Practical Guide to the Care of the Gynecologic/Obstetric Patient(Danakas, George) 2nd ed; ISBN: 9780323047081; Package/Collection: Obstetrics and Gynecology; Out of print, no new edition. Recommended alternative – Hacker: Hacker & Moore’s Essentials of Obstetrics and Gynecology, 6e.
Putterman’s Cosmetic Oculoplastic Surgery(Fagien, Steven) 4th ed; ISBN: 9780721602547; Package/Collection: Ophthalmology; Out of print, no new edition. Recommended alternative – Long: Surgical Techniques in Ophthalmology: Oculoplastic Surgery.
Roy and Fraunfelder’s Current Ocular Therapy(Roy, F. Hampton) 6th ed; ISBN: 9781416024477; Package/Collection: Ophthalmology; Out of print, no new edition. Recommended alternative – Yanoff & Duker: Ophthalmology, 4e.
Surgery of the Anus, Rectum and Colon(Keighley, Michael) 3rd ed; ISBN: 9780702027239; Package/Collection: Surgery Extended; Out of print, no new edition. Recommended alternative – Fleshman: Atlas of Surgical Techniques for Colon, Rectum and Anus.
JAMAevidence provides guidance for the systematic consideration of the validity, importance, and applicability of claims in the assessment of health problems and the outcomes of health care. Access JAMAevidence through HSL’s description page – it is full-text, and UB only.
All University at Buffalo members can view the complete collection of Biomedical & Life Sciences Lectures at https://hstalks.com/biosci/
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In format, each lecture is similar to one provided by a guest speaker and ideally should be promoted as such. Lectures are easy to integrate and embed in courses to further enrich the teaching and learning experience. They are all compatible with Moodle, Blackboard, and other online learning management systems.
For anyone looking to credit their sources while searching Google, you now have the ability to insert citations as footnotes with the click of a button in Explore in Docs on the web. You can even change the format of your citation, switching between the MLA, APA, and Chicago styles. For more information on how to use citations in Docs Explore, check out the Help Center.
The National Patient Safety Foundation initiative to increase awareness about patient safety among health professionals and the public (because everyone is a patient at some point) is ongoing, but culminates in Patient Safety Awareness Week March 12-18. Health care consumers can get involved by spreading the word, advocating for patients that are friends and family, or sharing a memorial of someone who was harmed or died as a result of medical error. Health care professionals can advocate at their institutions and use campaign materials to educate colleagues.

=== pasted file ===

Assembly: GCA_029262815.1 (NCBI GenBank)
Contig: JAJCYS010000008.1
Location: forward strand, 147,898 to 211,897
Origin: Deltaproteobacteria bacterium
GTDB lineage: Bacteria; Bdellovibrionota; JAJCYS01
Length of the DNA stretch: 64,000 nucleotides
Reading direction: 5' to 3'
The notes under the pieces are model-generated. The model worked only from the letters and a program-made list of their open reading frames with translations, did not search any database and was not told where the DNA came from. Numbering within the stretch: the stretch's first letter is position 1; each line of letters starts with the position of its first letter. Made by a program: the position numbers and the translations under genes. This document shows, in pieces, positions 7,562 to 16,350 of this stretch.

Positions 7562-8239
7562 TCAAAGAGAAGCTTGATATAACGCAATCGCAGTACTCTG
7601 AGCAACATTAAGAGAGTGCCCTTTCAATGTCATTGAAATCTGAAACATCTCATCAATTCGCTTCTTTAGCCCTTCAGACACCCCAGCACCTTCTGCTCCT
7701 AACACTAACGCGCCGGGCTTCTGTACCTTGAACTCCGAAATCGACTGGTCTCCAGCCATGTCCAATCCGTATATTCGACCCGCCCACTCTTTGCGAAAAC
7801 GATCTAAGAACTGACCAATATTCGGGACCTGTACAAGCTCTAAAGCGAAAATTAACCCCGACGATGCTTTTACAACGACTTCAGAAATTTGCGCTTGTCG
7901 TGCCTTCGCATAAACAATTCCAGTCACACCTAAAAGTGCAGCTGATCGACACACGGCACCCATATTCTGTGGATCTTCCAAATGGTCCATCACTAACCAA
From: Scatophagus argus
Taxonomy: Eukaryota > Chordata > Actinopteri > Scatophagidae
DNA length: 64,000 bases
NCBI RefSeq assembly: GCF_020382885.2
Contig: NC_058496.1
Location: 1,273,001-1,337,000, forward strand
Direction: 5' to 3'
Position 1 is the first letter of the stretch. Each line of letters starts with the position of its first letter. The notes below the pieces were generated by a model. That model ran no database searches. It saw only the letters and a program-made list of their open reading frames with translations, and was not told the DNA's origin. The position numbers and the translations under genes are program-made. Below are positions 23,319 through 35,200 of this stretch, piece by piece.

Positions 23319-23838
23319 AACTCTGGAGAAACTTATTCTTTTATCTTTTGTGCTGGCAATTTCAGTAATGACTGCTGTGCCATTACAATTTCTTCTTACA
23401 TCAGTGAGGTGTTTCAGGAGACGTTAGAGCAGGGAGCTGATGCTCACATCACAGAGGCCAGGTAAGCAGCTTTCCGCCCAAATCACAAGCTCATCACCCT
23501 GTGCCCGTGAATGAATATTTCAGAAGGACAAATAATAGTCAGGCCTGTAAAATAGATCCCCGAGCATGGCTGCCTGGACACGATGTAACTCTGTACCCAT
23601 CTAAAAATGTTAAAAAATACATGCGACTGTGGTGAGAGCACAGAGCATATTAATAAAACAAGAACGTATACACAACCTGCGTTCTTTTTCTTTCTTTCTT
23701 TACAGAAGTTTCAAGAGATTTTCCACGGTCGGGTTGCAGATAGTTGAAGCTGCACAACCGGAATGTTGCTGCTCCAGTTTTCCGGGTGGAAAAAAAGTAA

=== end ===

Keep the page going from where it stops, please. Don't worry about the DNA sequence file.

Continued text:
The Center for Patient Safety also has a handy toolkit of templates and materials to use in the patient care facilities.
AccessMedicine (for UB HUBNET patrons) offers some links with related content:
Patient Safety Module – This is an interactive module that takes users through a series of courses with videos and questions covering the core competencies of patient safety.
Mind-altering drugs have been used throughout the history of America. While some remain socially acceptable, others are outlawed because of their toxic, and intoxicating, characteristics. These classifications have shifted at different times in history, and will continue to change. The six banner traveling exhibition Pick Your Poison: Intoxicating Pleasures & Medical Prescriptions explores the factors that have shaped the changing definitions of some of our most potent drugs, from medical miracle to social menace.
A “Digital Gallery” offering a selection of digitized, historical texts from the History of Medicine Division’s diverse collections can be found as part of the online version of the exhibition.
Stop by and view the six panels through March 18, 2017.
This exhibition was developed and produced by the National Library of Medicine, National Institutes of Health and the National Museum of American History.